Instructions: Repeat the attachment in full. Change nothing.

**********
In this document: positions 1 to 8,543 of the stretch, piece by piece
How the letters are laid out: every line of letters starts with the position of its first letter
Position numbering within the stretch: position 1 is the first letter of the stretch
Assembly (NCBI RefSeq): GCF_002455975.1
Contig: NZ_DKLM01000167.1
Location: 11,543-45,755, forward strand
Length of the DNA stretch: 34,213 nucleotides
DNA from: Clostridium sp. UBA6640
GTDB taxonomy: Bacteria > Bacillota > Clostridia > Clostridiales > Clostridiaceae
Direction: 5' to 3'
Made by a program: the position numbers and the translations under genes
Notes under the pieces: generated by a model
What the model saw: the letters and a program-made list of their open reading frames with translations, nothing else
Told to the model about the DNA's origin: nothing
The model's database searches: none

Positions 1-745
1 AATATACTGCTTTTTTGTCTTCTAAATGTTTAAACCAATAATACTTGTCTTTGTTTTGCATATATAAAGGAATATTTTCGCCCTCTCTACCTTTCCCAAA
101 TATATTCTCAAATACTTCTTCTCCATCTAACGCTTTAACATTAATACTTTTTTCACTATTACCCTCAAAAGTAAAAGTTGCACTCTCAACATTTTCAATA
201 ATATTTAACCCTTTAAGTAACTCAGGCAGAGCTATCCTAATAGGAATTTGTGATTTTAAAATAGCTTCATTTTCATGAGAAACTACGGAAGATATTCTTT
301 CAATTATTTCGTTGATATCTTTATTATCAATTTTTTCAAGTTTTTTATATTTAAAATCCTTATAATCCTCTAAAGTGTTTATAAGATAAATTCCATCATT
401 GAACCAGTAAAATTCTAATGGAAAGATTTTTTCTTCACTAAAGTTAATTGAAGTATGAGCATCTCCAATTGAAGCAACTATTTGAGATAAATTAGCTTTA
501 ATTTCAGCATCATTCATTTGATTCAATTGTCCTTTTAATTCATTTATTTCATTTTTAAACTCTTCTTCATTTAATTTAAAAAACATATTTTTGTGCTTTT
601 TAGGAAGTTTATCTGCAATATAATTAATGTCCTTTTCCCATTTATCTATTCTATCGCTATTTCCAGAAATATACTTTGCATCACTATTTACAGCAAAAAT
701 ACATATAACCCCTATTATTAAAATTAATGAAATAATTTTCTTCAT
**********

In this document: positions 1 to 8,543 of the stretch, piece by piece
How the letters are laid out: every line of letters starts with the position of its first letter
Position numbering within the stretch: position 1 is the first letter of the stretch
Assembly (NCBI RefSeq): GCF_002455975.1
Contig: NZ_DKLM01000167.1
Location: 11,543-45,755, forward strand
Length of the DNA stretch: 34,213 nucleotides
DNA from: Clostridium sp. UBA6640
GTDB taxonomy: Bacteria > Bacillota > Clostridia > Clostridiales > Clostridiaceae
Direction: 5' to 3'
Made by a program: the position numbers and the translations under genes
Notes under the pieces: generated by a model
What the model saw: the letters and a program-made list of their open reading frames with translations, nothing else
Told to the model about the DNA's origin: nothing
The model's database searches: none

Positions 1-745
1 AATATACTGCTTTTTTGTCTTCTAAATGTTTAAACCAATAATACTTGTCTTTGTTTTGCATATATAAAGGAATATTTTCGCCCTCTCTACCTTTCCCAAA
101 TATATTCTCAAATACTTCTTCTCCATCTAACGCTTTAACATTAATACTTTTTTCACTATTACCCTCAAAAGTAAAAGTTGCACTCTCAACATTTTCAATA
201 ATATTTAACCCTTTAAGTAACTCAGGCAGAGCTATCCTAATAGGAATTTGTGATTTTAAAATAGCTTCATTTTCATGAGAAACTACGGAAGATATTCTTT
301 CAATTATTTCGTTGATATCTTTATTATCAATTTTTTCAAGTTTTTTATATTTAAAATCCTTATAATCCTCTAAAGTGTTTATAAGATAAATTCCATCATT
401 GAACCAGTAAAATTCTAATGGAAAGATTTTTTCTTCACTAAAGTTAATTGAAGTATGAGCATCTCCAATTGAAGCAACTATTTGAGATAAATTAGCTTTA
501 ATTTCAGCATCATTCATTTGATTCAATTGTCCTTTTAATTCATTTATTTCATTTTTAAACTCTTCTTCATTTAATTTAAAAAACATATTTTTGTGCTTTT
601 TAGGAAGTTTATCTGCAATATAATTAATGTCCTTTTCCCATTTATCTATTCTATCGCTATTTCCAGAAATATACTTTGCATCACTATTTACAGCAAAAAT
701 ACATATAACCCCTATTATTAAAATTAATGAAATAATTTTCTTCAT